The Creativity Secret That Most People Don’t Know

Creativity study reveals an unexpected tip.

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Creativity study reveals an unexpected tip.

The more you consciously think, the less creative you are, a new study finds.

The researchers had people playing ‘Pictionary’, a game where you have to try and draw a word.

At the same time their brains were scanned to see which areas were most active, and when.

Professor Allan Reiss, one of the study’s authors, explained the results:

“We found that activation of the brain’s executive-control centers — the parts of the brain that enable you to plan, organize and manage your activities — is negatively associated with creative task performance.

Creativity is an incredibly valued human attribute in every single human endeavor, be it work or play.

In art, science and business, creativity is the engine that drives progress.

As a practicing psychiatrist, I even see its importance to interpersonal relationships.

People who can think creatively and flexibly frequently have the best outcomes.”

Below are some of the pictures that people drew.

The words they were trying to describe are on the left:


Instead of the brain’s executive control centre, researchers found that people drew more creative pictures when the cerebellum was activated.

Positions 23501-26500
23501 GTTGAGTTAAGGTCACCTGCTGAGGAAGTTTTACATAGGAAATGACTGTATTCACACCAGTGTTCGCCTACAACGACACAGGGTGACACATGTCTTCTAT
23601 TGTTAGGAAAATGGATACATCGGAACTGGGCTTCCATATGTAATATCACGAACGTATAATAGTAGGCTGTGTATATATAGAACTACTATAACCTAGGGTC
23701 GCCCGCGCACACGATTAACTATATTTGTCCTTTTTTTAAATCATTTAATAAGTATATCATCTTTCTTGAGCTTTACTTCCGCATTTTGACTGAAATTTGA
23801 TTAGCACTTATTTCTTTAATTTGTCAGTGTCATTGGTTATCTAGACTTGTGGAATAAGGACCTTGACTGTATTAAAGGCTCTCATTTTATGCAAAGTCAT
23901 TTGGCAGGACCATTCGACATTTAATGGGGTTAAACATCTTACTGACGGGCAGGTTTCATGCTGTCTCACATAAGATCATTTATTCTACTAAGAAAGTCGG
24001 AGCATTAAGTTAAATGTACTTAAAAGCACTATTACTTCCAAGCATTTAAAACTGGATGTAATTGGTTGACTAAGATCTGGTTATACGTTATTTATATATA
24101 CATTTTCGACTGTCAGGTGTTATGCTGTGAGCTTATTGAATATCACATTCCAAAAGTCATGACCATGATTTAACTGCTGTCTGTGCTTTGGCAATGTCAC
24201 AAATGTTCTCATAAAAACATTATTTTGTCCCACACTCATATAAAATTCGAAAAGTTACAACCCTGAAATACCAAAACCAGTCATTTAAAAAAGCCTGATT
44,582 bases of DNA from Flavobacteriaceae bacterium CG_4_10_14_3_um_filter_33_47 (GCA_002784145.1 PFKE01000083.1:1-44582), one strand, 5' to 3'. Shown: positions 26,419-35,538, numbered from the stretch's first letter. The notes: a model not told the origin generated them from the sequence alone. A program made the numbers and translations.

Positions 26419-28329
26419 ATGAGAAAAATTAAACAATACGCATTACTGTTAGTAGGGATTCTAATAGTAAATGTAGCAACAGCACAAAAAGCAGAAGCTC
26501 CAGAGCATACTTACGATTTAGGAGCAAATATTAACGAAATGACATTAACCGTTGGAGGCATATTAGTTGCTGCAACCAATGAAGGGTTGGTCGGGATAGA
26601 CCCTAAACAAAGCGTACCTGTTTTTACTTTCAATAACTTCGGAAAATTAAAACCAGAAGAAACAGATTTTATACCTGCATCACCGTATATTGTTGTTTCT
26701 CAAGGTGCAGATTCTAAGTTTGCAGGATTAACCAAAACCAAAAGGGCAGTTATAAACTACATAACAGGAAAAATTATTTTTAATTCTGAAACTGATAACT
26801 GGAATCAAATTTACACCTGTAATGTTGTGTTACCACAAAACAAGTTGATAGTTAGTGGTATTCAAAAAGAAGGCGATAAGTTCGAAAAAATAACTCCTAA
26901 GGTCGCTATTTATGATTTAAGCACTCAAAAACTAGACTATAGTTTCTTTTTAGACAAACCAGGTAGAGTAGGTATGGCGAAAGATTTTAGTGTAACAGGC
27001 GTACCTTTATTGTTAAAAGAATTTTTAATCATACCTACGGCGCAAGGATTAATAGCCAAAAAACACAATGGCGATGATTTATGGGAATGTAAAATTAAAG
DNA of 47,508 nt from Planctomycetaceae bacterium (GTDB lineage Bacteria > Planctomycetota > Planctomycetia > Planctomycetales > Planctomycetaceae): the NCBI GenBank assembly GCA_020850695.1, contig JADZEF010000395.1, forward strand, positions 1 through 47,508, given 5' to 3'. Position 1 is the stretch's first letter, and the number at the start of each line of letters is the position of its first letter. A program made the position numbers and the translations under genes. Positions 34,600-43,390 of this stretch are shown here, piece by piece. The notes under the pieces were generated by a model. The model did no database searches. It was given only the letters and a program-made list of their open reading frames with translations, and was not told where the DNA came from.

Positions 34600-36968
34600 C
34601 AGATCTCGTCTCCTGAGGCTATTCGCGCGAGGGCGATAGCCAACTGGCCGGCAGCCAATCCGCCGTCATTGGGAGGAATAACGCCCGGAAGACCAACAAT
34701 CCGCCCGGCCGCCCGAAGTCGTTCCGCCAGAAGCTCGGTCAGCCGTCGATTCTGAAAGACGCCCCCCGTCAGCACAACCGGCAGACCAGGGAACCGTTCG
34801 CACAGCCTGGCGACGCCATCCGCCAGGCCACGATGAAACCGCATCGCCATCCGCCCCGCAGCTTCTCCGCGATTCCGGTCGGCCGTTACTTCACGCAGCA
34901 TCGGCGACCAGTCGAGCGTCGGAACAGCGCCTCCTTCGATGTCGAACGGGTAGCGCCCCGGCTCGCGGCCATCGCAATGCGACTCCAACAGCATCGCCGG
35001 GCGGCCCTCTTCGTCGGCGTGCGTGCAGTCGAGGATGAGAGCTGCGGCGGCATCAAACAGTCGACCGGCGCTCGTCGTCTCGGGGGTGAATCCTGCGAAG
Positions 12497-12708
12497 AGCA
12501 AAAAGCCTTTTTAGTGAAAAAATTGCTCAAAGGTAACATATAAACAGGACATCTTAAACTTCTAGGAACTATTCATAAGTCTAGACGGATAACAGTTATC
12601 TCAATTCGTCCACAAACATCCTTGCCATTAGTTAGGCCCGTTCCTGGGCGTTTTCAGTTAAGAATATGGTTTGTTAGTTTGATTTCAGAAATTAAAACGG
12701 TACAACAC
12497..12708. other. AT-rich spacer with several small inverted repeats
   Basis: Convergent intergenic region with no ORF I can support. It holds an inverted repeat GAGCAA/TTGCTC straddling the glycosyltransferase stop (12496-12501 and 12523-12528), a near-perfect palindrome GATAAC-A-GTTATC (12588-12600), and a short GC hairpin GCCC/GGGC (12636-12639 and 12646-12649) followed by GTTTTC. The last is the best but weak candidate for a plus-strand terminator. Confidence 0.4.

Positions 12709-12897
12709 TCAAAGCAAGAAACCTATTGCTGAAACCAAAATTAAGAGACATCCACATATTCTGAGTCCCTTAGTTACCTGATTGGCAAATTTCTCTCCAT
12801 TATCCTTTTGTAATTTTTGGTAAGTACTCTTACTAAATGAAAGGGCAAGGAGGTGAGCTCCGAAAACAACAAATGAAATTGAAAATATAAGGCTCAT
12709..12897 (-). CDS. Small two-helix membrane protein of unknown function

The cerebellum is an area at the back of the brain which coordinates movement.

Naturally, neuroscientist have not previously connected this area of the brain with creativity.

Professor Reiss explained:

“It’s likely that the cerebellum is the coordination center for the rest of brain, allowing other regions to be more efficient.

As our study also shows, sometimes a deliberate attempt to be creative may not be the best way to optimize your creativity.

While greater effort to produce creative outcomes involves more activity of executive-control regions, you actually may have to reduce activity in those regions in order to achieve creative outcomes.

Dr Manish Saggar, the study’s first authors, summed it up neatly:

“The more you think about it, the more you mess it up.”

The study was published in the journal Scientific Reports (Sagger et al., 2015).

• Read on: How To Be Creative

Lightbulb image from Shutterstock

Author: Dr Jeremy Dean

Psychologist, Jeremy Dean, PhD is the founder and author of PsyBlog. He holds a doctorate in psychology from University College London and two other advanced degrees in psychology. He has been writing about scientific research on PsyBlog since 2004.

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